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How to Download Files with Puppeteer in Node.js

Puppeteer is a popular Node.js library that provides high-level APIs to control headless Chrome. It can be used for web scraping, browser testing, screenshots, PDF generation, and more. A common task is to download files from web pages using Puppeteer. In this comprehensive guide, we‘ll explore the various approaches to downloading files with Puppeteer in Node.js.

Overview of Approaches

There are a few main ways we can download files using Puppeteer:

  • Use to click on a download button or link. This will trigger the browser‘s native download dialog.
  • Get the file URL and use page.evaluate() to fetch the file contents directly.
  • Set the browser download behavior and path to automatically save files.

Let‘s look at each approach in more detail.

Click Download Button

The simplest way is to locate the download button or link on the page, and click on it using For example:

// Navigate to page
await page.goto(‘‘);

// Click on download button 

This will cause the browser to initiate a download, prompting the native download dialog.

The advantages of this approach are:

  • Very simple to implement
  • Works for any type of downloadable file
  • Handles authentication and cookies properly

The disadvantages are:

  • Requires manual intervention to save the file from the dialog
  • Harder to save the file programmatically

Overall, this is a good option if you just need to manually download a file occasionally.

Fetch File Contents Directly

Instead of clicking a link, we can get the file URL and fetch the contents directly using page.evaluate().

For example:

// Get the file url 
const url = await page.$eval(‘#downloadLink‘, el => el.href);

// Fetch the file contents 
const file = await page.evaluate(url => {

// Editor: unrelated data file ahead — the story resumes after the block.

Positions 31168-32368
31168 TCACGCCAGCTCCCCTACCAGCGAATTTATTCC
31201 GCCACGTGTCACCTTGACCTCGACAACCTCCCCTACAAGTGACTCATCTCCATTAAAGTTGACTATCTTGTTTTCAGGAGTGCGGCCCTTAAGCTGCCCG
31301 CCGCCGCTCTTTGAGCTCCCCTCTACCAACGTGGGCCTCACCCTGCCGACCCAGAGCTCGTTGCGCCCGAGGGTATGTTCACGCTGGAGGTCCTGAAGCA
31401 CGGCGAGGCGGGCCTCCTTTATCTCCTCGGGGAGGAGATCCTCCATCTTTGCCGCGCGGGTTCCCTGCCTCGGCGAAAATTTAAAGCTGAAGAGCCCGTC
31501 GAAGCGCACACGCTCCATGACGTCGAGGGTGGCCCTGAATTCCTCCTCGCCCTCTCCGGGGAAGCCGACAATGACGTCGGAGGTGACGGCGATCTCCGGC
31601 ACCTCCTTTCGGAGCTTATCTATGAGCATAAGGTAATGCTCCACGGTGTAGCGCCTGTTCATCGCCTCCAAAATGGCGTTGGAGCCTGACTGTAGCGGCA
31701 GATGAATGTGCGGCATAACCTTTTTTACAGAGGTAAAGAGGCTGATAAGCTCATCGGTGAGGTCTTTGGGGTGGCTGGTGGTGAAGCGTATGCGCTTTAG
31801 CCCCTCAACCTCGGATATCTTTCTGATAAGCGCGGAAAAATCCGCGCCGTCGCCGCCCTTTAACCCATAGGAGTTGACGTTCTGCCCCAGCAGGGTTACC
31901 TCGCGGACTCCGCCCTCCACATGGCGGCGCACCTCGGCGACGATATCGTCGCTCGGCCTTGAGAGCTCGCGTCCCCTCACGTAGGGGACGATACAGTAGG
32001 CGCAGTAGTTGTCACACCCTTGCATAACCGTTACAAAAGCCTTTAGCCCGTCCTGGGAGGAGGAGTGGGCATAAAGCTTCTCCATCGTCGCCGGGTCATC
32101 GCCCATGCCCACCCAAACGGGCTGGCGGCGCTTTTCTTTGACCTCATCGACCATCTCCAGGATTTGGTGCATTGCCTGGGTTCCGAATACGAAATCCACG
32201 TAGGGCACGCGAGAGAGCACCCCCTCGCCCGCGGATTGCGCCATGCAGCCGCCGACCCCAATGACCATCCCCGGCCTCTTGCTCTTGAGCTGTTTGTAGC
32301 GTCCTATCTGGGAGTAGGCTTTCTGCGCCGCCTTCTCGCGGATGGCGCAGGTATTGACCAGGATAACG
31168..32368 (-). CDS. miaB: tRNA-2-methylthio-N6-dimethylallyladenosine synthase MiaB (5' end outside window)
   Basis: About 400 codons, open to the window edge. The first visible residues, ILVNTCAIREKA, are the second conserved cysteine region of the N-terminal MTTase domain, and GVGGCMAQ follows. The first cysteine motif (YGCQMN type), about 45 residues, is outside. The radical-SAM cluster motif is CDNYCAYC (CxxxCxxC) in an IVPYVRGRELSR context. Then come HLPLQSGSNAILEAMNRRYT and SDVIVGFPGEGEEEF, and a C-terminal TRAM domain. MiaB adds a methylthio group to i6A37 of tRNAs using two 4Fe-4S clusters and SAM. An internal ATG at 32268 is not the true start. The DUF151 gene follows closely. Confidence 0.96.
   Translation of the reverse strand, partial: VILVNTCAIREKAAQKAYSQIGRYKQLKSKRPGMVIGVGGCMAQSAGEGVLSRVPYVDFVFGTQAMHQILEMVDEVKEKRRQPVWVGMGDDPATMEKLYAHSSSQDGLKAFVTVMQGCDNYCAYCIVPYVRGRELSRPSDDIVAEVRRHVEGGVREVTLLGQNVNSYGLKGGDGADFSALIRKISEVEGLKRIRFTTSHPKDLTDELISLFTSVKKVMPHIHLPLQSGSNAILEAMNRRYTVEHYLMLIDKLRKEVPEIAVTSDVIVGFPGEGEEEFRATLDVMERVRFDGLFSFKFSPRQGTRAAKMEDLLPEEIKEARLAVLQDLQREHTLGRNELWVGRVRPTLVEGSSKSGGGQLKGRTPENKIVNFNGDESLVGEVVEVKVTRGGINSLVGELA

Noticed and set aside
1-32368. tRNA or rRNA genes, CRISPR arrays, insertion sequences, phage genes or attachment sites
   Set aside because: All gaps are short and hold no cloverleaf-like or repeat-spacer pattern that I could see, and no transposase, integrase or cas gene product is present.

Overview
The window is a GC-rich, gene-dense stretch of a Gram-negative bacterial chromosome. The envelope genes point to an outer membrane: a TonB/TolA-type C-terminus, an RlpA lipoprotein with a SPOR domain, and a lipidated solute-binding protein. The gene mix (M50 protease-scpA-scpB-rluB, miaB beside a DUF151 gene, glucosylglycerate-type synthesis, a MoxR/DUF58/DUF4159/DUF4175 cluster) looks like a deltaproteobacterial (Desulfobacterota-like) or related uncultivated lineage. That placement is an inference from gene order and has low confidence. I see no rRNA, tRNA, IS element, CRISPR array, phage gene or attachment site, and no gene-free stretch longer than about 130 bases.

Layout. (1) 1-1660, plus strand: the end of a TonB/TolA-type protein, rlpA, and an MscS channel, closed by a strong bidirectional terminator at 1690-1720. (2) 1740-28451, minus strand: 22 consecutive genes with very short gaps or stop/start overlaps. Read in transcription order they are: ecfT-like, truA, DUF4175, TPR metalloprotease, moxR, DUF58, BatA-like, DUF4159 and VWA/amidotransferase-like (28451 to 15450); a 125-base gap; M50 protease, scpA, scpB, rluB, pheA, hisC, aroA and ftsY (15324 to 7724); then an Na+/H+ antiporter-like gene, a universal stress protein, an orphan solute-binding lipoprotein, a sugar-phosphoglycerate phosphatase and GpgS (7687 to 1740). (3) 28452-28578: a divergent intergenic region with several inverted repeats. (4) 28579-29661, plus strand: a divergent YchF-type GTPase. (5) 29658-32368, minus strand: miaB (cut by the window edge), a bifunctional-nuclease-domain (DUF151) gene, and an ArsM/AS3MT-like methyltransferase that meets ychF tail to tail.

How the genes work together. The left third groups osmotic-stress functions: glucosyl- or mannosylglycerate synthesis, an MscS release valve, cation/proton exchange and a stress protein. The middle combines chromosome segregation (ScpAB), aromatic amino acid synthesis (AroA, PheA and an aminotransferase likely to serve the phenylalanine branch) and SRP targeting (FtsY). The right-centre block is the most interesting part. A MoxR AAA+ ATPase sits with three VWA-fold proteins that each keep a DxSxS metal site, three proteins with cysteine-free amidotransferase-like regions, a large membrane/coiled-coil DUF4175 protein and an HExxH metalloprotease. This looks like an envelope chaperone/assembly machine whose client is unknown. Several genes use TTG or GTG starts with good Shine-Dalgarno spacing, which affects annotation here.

return fetch(url).then(res => res.text()); 
}, url);

// Save the file
fs.writeFileSync(‘file.csv‘, file);

This approach has some advantages:

  • Handles cookies and auth automatically
  • Saves file entirely in Node.js without dialogs
  • Can download multiple files in parallel

The disadvantages are:

  • More complex code
  • Only works for textual content, not binary files

Overall, this is a robust approach for programmatic downloading of files.

Automatically Save Downloads

We can also configure the browser to automatically save downloads to a specific path.

// Set download options 
await page._client.send(‘Page.setDownloadBehavior‘, {
  behavior: ‘allow‘, 
  downloadPath: ‘./downloads‘

// Click download button

// File is saved to ./downloads automatically!

The benefits of this approach are:

  • Very simple to implement
  • Perfect for downloading many files
  • Downloads binaries and other formats

The disadvantages are:

  • Browser needs to support the downloadPath option
  • Harder to handle dynamically-generated filenames

This works great if you just need a simple way to save files on an automated workflow.

Handling Dynamic Filenames

One challenge with automated downloading is handling dynamic filenames that change every time.

We can wait for the page.on(‘response‘) event to capture the file URL on each request:

page.on(‘response‘, response => {
  const url = response.url();
  const filename = url.split(‘/‘).pop(); 
  if (filename.endsWith(‘.pdf‘)) {

This allows us to dynamically save the file with the right name every time.

Downloading Multiple Files

To download multiple files in parallel, we can call page.evaluate() concurrently:

// Array of urls
const urls = [

// Download in parallel
const promises = url => {
  return page.evaluate(fetchFile, url); 

// Save all files
const files = await Promise.all(promises);

This enables very fast simultaneous downloading of multiple files.

Handling Authentication

One important consideration with downloading files is proper authentication. Because Puppeteer executes in the context of the browser, it will automatically handle any cookies or auth headers that are required to access the files.

This means we don‘t need to explicitly manage authentication in most cases – the browser will send the correct cookies to download restricted files.


Downloading files with Puppeteer provides some very useful capabilities for automation and testing. Some key takeaways:

  • Use for simple manual downloads
  • Fetch the file directly when programmatic access is required
  • Configure downloadPath for seamless saving of files
  • Handle dynamic filenames by listening for the response
  • Download multiple files in parallel for performance

With these approaches, you can robustly implement file downloading in your Puppeteer scripts. Proper error handling and retry mechanisms should also be utilized for reliability.

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